100W Guitar Amplifier Rod Elliott (ESP) Updated 04 Jan 2002Introduction Note:  This project is superseded by a , which has several useful additions.  PCBs are available (but only for the new amp).Guitar amplifiers are always an interesting challenge. The tone controls, gain and overload characteristics are very individual, and the ideal combination varies from one guitarist to the next, and from one guitar to the next. There is no amp that satisfies everyone's requirements, and this offering is not expected to be an exception.One major difference however, is that if you build it yourself, you can modify things to suit your own needs, experimentation is the key to this circuit, which is presented in basic form, with every expectation that builders will modify just about everything.The amp is rated at 100W into a 4 Ohms load, as this is typical of a "combo" type amp with two 8 Ohm speakers in parallel. Alternatively, you can run the amp into a "quad" box (4 x 8 Ohm speakers in series parallel - see Figure 5) and will get about 60 Watts. For the really adventurous, 2 quad boxes and the amp head will provide 100W, but will be much louder than the twin. This is a common combination for guitarists, but it does make it hard for the sound guy to bring everything else up to the same level. The Pre-Amplifier The preamp circuit is shown in Figure 1, and has a few interesting characteristics that separate it from the "normal" - assuming that there is such a thing. This is a very basic design (this is deliberate), and is easy to build on Veroboard or similar. The gain structure is designed to provide a huge amount of gain, which is ideal for those guitarists who like to get that fully distorted "fat" sound.However, with a couple of simple changes, the preamp can be tamed to suit just about any style of playing. Likewise, the tone controls can be modified to suit anything from an electrified violin to a bass guitar - you might even find that for anything other than bass, they have a suitable range to cover most possibilities, and even a few bassists will find that they can get the punchy sound they want, without the low-end "waffle" that many bass players dislike. Figure 1 - Guitar Pre-AmplifierFrom Figure 1, you can see that the preamp uses a dual opamp as its only amplification. As shown, with a typical guitar input, it is possible to get a very fat overdrive sound, by winding up the volume, and then setting the master for a suitable level. The overall frequency response is deliberately limited to prevent extreme low-end waffle, and to cut the extreme highs to help reduce noise - not that it helps all that much, because with all that gain, noise is always going to be a problem.Note: The schematic has been modified slightly to improve the tone control performance (04 Jan 2002). A new schematic is now on line - the differences are relatively minor, but make the component values for the tone controls a bit cheaper (smaller value caps, and higher value pots). The power amp has been heavily revised, and the new version is also available.If a really quiet amp is desired, you should substitute a 5532 dual opamp. These are more expensive (and harder to get), but will offer a substantial noise reduction. If you don't need all the gain that is available, simply increase the value of the first 4k7 resistor - for even less noise and gain, increase the second 4k7 as well.If the bright switch is too bright (too much treble), increase the 1k resistor to tame it down again. Reduce the value to get more bite. The tone control arrangement shown will give zero output if all controls are set to minimum - this is unlikely to be a common requirement in use, but be aware of it when testing.The diode network at the output is designed to allow the preamp to generate a "soft" clipping characteristic when the volume is turned up. Because of the diode clipping, the power amp needs to have an input sensitivity of about 750mV for full output, otherwise it will not be possible to get full power even with the Master gain control at the maximum setting.Make sure that the input connectors are isolated from the chassis. The earth isolation components in the power supply help to prevent hum (especially when the amp is connected to other mains powered equipment).UPDATES: I have had quite a few enquiries about the input connection setup. This is almost an industry standard, and is quite the opposite of what you might think it means. The same basic idea is used on Fender amps, as well as many others. The Hi input is used for normal (relatively low output) guitar pickups, and is "Hi" gain. Lo is 6dB less gain, and is intended for high output pickups so the first amplifier stage does not distort. The switching jack on the Hi input means that when a guitar is connected to the Lo input, it forms a voltage divider because the other input is shorted to earth. I hope this clears up any confusion (it will probably create more!).I have also had several enquiries about the tone controls, one being that they don't do anything. If the preamp does not work properly, it is because it has been wired incorrectly - period! I know the circuit works, and it works very well, so please don't send e-mails claiming that it does not do what is claimed. For some reason, this project generates more e-mail than just about any other, and in all cases where I have had complaints, wiring errors have eventually been found.The golden rule here is to check the wiring, then keep on checking it until you find the error, since I can assure you that if it does not work there is at least one mistake, and probably more.Power Amplifier The power amp is based on the 60 Watt amp previously published (Project 03), but it has increased gain to match the preamp. It has also been modified to give a bit of extra punch - not to the standard of a valve amp, but somewhat better than the average transistor amplifier. Other modifications include the short circuit protection - the two little groups of components next to the bias diodes.Should the output be shorted, much more than the normal 7V peak will appear across the 1 Ohm resistors. This will turn on the appropriate transistor, cutting the base drive to the output stage. The effect is not particularly nice, but will save the output from instant destruction in the event of a short. Given the nature of stage work, a short circuit is something that will happen, it is only a matter of time. The circuit is designed not to operate under any normal conditions, but will limit the output current to about 8.5 Amps. Figure 2 - Power AmplifierAt the input end, there is provision for an an auxiliary output, and an input. The latter is switched by the jack, so you can use the "Out" and "In" connections for an external effects unit. Alternatively, the input jack can be used to connect an external preamp to the power amp, disconnecting the preamp.The speaker and line out connections allow up to two 8 Ohm speaker cabinets (giving 4 Ohms), and a line level output for connection to a direct injection (DI) box. The level is about 1.3V (or +5dBm) at full undistorted output - change the 560 Ohm resistor to modify the level if desired.The two 1 Ohm resistors must be rated at 10 Watts (they will still get quite hot, so mount them well away from other components). These can be mounted to the heatsink with small brackets if you want to keep them a bit cooler - remember to ensure that the heatsink can handle the extra heat input, as these two will add about 10 Watts of additional heat energy. The four 0.1 Ohm resistors should be 5W types. The amp is otherwise quite conventional. Use the parallel arrangement as shown, anything less will cause the transistors to be operated outside their safe operating area, which will result in the eventual failure of the output stage.Make sure that the two bias diodes are mounted well clear of anything that gets hot - including the heatsink. These diodes are the two in series. All diodes should be 1N4001 (or 1N400? - anything in the 1N400x range is fine). A heatsink is not needed for any of the driver transistors.The life of a guitar amp is a hard one, and I suggest that you use the largest heatsink you can afford, since it is very common to have elevated temperatures on stage (mainly due to all the lighting), and this reduces the safety margin that normally applies for domestic equipment. The heatsink should be rated at 0.5 degree C/Watt to allow for worst case long term operation at up to 40 degrees C (this is not uncommon on stage).Make sure that the speaker connectors are isolated from the chassis, to keep the integrity of the earth isolation components in the power supply.Power Supply WARNING - Do not attempt construction of the power supply if you do not know how to wire mains equipment. The power supply is again nice and simple, and does not even use traditional regulators for the preamp. A pair of zeners is sufficient to get the voltage we need, because the current is only quite low. The power transformer should be a toroidal for best performance, but a convention tranny will do if you cannot get the toroidal. Figure 3 - Power SupplyThe transformer rating should be 150VA minimum - there is no maximum, but the larger sizes start to get seriously expensive. Anything over 250VA is overkill, and will provide no benefit. The slow-blow fuse is needed if a toroidal transformer is used, because these have a much higher "inrush" current at power-on than a conventional transformer. Note that the 5 Amp rating is for operation from 220 to 240 Volt mains - you will need an 8 or 10 Amp fuse here for operation at 115 Volts.Use good quality electrolytics, since they will also be subjected to the higher than normal temperatures of stage work. The bridge rectifier should be a 35 Amp chassis mount type (mounted on the chassis with thermal compound). Use 1 Watt zener diodes, and make sure that the zener supply resistors (680 Ohm, also 1 Watt) are kept away from other components, as they will get quite warm in operation.The earth isolation components are designed to prevent hum from interconnected equipment, and provide safety for the guitarist (did I just hear 3,000 drummers saying "Why ??"). The 10 Ohm resistor stops any earth loop problems (the major cause of hum), and the 100nF capacitor bypasses radio frequencies. The bridge rectifier should be rated at at least 5A, and is designed to conduct fault currents. Should a major fault occur (such as the transformer breaking down between primary and secondary), the internal diodes will become short circuited (due to the overload). This type of fault is extremely rare, but it is better to be prepared than not.Another alternative is to use a pair of high current diodes in parallel (but facing in opposite directions). This will work well, but will probably cost as much (or even more) than the bridge.Fuses should be as specified - do not be tempted to use a higher rating (e.g. aluminium foil, a nail, or anything else that is not a fuse). Don't laugh, I have seen all of the above used in desperation. The result is that far more damage is done to the equipment than should have been the case, and there is always the added risk of electrocution, fire, or both.Electrical Safety Once mains wiring is completed, use heatshrink tubing to ensure that all connections are insulated. Exposed mains wiring is hazardous to your health, and can reduce life expectancy to a matter of a few seconds !Also, make sure that the mains lead is securely fastened, in a manner acceptable to local regulations. Ensure that the earth lead is longer than the active and neutral, and has some slack. This guarantees that it will be the last lead to break should the mains lead become detached from its restraint. The mains earth connection should use a separate bolt (do not use a component mounting bolt or screw), and must be very secure. Use washers, a lock washer and two nuts (the second is a locknut) to stop vibration from loosening the connection.Speaker Boxes The two suggested boxes are shown (in basic form only - you will need to work out the woodworking details yourself). The first (Figure 4) is a standard 2 speaker cabinet, and I strongly recommend using the open-back box, as this is the preferred option for most guitarists. Two 8 Ohm speakers are wired in parallel (giving 4 Ohms), and it is expected that with 12" speakers (300mm) this combination will be quite loud enough. Try to get speakers that are rated at at least 100W each - this safety margin is a requirement for guitar, since the amp will be overdriven for much of the time and this produces up to double the rated output of the amp.The details of finish, handles (and the actual dimensions) of the boxes I shall leave to the builder, but I will make a few comments:Tops and bottoms are shown as being inside the side panels. This does not really matter, since all corners should be reinforced with 25mm square (1") timber. All joints should be glued and screwed. Pre-drill the screw holes to prevent the end grain of the MDF from splitting. Use a router if available to round off all the edges and corners, and use corner protectors. Vinyl is still the most robust covering for stage gear, but carpet can be used if you prefer. Use strong handles, as the boxes will be quite heavy when completed. Side "pocket" handles are best for the quad, but a strap handle can be used for the twin. The baffle of the twin, and the top section of the quad are angled. This projects the sound towards the guitarist, and is better than propping the front edge on a brick or similar. The baffle is shown recessed. This is to allow for a grille frame, which should fit neatly inside the recess and be fastened with Velcro or grille mounting clips. Speakers should not be held in place with wood screws - use bolts, washers and nuts, or "T-nuts". Wood screws will eventually loosen, and the speakers will rattle.Generally, one thing to avoid is vented boxes - they just don't sound right for guitar. Naturally, if you like the sound of vented boxes, then go for it - guitar amps are probably one of the most personal amps in the world, and there is no right or wrong combination, as long as you get the sound you want. Figure 4 - Suggested Twin Speaker Box And WiringThe second example (Figure 5) is the classic "quad" box, and uses 4 x 8 Ohm speakers in series/parallel. This gives an impedance of 8 Ohms, so two quad boxes can be used if you really want the amp to be that loud. You might be able to get 4 Ohm speakers, in which case the series/parallel connection will give you a 4 Ohm box, so only one is needed. I suggest that the quad box also be open-backed, but this is not essential. One of the most popular guitar amps around uses closed back quads, and they sound pretty good to me. Figure 5 - Suggested Quad Speaker Box And WiringFor the speaker boxes, I recommend MDF (Medium Density Fibreboard). This is a much better material to work with than chipboard, and is also stronger. Chipboard has been used (and still is) by many manufacturers because of its one redeeming feature - it is cheap. MDF will cost quite a bit more, but the end result is worth the expense - a better finish, and a stronger box. Don't be tempted to use anything thinner than 19mm (3/4"), or the cabinet will resonate too much, and will also lack strength.Many manufacturers use a thin (typically about 6mm) fibre board at the back of open backed cabinets to provide some protection for the drivers, and a lead storage area. Don't ! Make the rear protection panel(s) from 19mm MDF too, since this will prevent the unwanted resonances from the thin material typically used.Speakers should also be fairly efficient if possible (> 90dB W/m), since a 3dB reduction in efficiency will result in the same SPL (Sound Pressure Level) output as an amp with half the power and 3dB more efficient speakers. Check out the local dealers for musical instrument speakers - do not use hi-fi speakers, or you will surely be disappointed - they are not designed for musical instrument applications, and usually sound awful.Also avoid loudspeakers with aluminium dome dust caps - they sound utterly disgusting when a guitar amp is overdriven, with a hard top-end that radiates at frequencies that are discordant. Any harmonic above the seventh is discordant (out of tune), and an overdriven guitar amp is one of the few instrument combinations that can create such high harmonics. As a result, most guitar speakers are designed to roll off the top end above about 7kHz or so to avoid this problem. An aluminium dome does the opposite, and radiates wildly at the upper frequencies. This is both unpredictable and unpleasant.Anecdote:  Some years ago, I was asked by a well known Australian guitarist if I could fly to Melbourne (from Sydney - about 1000 km) to solve this awful problem in the studio. It didn't matter how they miked the guitar amp, it still sounded terrible on the recording. It turned out that the aluminium dust cap was radiating so strongly at somewhere between 5kHz and 12kHz that it destroyed the sound, giving a most unappetising metallic edge to the music. The remedy was to carefully cut away the dust cap, and glue a piece of thin felt in its place. About an hour later (after the glue had dried), the result was that the recording engineer and guitarist alike were stunned at the difference - the sound was as smooth as silk (well, you know what I mean) and all the nastiness was gone.Most of the established guitar amp manufacturers use speakers specially made for them by one of a few specialist loudspeaker builders, and they are normally hard to get. Try music shops (or repair shops) to see if they have speakers that might be suitable. The second-hand market might be another good place to look - you might even be able to get a complete speaker box for a reasonable price, which saves having to do the woodwork !Effects As shown, the amp has no effects at all, but does have an effects send and receive (via the two input jacks). Internal tremolo and reverb can be added, and suitable circuits are available on the project pages. These are designed as "stand alone" effects, but can be integrated easily, using the effects loop already provided.100W Guitar Amplifier (Part 2) Rod Elliott (ESP) Page Created 28 Jan 2002Introduction The article showed the schematics and wiring of the 100W guitar amp.  Here are some pictures of the prototype, so you can see what the various bits look like.  Just as a refresher, the internal wiring diagram is shown - you will be able to see how this all goes together in the photos. Figure 1B - Internal WiringThe connections shown are virtually identical to those used in my prototype.  Noise is extremely low, and probably could have been lower if I had made the amp a little bigger.  All connectors must be fully insulated types, so there is no connection to chassis.  This is very important ! The photos below give you some idea what the final unit looks like.  Mine is really small, but I suggest that you make yours bigger.  The one I made will never have to put up with life on the road, so the metalwork (and cabinet) are cobbled together with whatever I could find in my workshop.  It's still very sturdy, but I know from experience just how sturdy a "live performance" amp needs to be.  If it will be damaged by 120kg of other gear sitting on top of it, in a truck, and on a bumpy road (all at the same time), then it probably won't survive. Make sure that your cabinet does not interfere with air flow around the heatsink.  Leaving it sticking out the back (as I did) is probably not ideal, but it must get proper ventilation.  The heatsink does not need to be as big as the one I used, but since there is no such thing as a heatsink that is too big, make sure you don't skimp on this very important component.The preamp (with the shield removed) and power amp are shown in more detail in the lower two photos.The photos of the outside are not as clear as they could be - black on black is always a pain to get good resolution. Note the shielding for the preamp.  Shield the inputs with sheet metal or some scrap unetched PCB material, and a similar shield over the preamp helps prevent noise pickup.  These are important for lowest noise level and to ensure stability.  The preamp has an enormous amount of gain, and internal feedback is highly undesirable.  Make certain that the shield does not create a hum loop!  If you use PCB material, it can be held in place with pieces of tinned copper wire joined to the ground bus for the pots.  Only one point of the shield should be in electrical contact with the bus - I used an engraving tool to make a separate copper "land" for the second (mechanical only) connection. The power amp mounts using a couple of pieces of steel as clamps for the transistors.  No other mounting is needed, and the amp is extremely solidly mounted by this method.  The only steel stock I had on hand was rusty - you can see the pitting in the image.  This does not affect anything, but it does look a little grotty (again, I was in a hurry ). Note that the PCBs you see in the photos are the prototypes.  The final boards are similar, but do look slightly different, as I changed some of the locations and made some other mods (these are incorporated in the prototypes by cut tracks and jumpers). For those who may not wish to build the amp and preamp boards, fully built and tested power amp modules are available (PCBs only - excludes hardware, pots, jacks, heatsink and power supply).  These will be supplied with sufficient documentation to make final wiring and assembly a breeze. The preamp is simple, and pre-wired versions of that are not available. The entire amp as you see it here was built (and documented) in two weekends (allowing time for mowing and other similarly exciting activities), so it can hardly be considered an arduous task to build one.  The case was made from MDF (in this instance Melamine coated, but only because I have a whole pile of the stuff).  The vinyl is stuck on with PVA wood glue, but (again for longevity and strength) I suggest that you use contact adhesive - the staples that you can see on the inside were to make sure that it didn't move while I did the next bit.  If you are more patient than I (or if you use contact adhesive), staples are not needed.  I would have used speaker carpet, but didn't have enough left. The actual details of the chassis I leave to the reader - I certainly don't recommend the method I used.  One relatively simple way to do it is to use a 2RU rack case, and install that in an MDF sleeve.  The sleeve can be covered with vinyl or carpet - both look good and wear well.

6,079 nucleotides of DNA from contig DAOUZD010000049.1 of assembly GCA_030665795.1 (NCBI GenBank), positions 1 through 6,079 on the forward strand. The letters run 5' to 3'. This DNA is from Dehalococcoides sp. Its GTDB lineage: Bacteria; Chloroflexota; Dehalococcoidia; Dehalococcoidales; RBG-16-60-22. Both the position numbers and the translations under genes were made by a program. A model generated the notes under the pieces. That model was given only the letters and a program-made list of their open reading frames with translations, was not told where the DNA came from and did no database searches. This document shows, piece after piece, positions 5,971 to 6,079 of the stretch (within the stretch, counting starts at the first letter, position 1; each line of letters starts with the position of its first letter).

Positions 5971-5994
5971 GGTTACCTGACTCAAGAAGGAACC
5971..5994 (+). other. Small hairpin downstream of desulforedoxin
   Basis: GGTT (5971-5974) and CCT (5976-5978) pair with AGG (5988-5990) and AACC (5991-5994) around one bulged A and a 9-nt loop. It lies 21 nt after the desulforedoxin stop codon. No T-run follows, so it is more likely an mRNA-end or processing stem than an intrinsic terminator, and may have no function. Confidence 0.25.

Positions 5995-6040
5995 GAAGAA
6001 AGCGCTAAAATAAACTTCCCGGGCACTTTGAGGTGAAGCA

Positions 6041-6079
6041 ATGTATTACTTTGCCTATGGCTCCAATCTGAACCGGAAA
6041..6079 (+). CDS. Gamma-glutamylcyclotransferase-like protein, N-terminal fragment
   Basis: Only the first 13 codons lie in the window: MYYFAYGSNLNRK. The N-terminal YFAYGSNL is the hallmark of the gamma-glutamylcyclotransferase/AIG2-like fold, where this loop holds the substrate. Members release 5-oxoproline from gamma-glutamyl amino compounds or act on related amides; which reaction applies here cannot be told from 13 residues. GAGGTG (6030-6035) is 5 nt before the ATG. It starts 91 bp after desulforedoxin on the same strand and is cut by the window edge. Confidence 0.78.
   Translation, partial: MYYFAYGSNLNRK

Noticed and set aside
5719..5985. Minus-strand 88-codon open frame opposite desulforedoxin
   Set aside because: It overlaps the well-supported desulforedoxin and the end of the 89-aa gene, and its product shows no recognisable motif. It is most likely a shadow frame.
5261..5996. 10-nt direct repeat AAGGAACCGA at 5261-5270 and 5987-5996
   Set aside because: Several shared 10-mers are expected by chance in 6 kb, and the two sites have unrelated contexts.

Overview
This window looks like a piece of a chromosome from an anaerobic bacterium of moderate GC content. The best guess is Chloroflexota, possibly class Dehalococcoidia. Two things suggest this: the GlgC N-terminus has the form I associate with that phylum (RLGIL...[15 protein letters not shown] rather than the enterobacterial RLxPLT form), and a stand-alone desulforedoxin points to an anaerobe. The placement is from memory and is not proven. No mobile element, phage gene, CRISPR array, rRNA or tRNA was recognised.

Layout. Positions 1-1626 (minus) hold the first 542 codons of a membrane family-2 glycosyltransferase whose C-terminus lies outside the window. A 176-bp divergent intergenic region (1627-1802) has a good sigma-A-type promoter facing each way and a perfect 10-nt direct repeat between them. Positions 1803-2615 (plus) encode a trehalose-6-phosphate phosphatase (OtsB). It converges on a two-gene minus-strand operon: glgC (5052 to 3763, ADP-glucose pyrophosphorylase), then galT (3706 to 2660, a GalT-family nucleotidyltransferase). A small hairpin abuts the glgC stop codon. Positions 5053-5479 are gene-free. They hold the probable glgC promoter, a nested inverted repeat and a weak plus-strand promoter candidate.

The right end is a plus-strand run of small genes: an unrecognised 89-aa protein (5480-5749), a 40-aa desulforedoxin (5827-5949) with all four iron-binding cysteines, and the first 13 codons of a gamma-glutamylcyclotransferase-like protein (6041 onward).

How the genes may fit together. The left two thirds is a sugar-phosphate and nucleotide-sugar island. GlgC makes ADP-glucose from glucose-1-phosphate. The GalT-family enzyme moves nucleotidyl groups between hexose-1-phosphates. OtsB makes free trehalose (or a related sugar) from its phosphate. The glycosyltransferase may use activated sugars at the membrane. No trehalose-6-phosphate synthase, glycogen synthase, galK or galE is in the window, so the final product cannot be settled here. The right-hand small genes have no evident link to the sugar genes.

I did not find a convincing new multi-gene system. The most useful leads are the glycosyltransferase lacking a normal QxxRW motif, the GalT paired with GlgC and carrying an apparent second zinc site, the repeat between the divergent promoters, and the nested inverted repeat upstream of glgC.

更多简介内容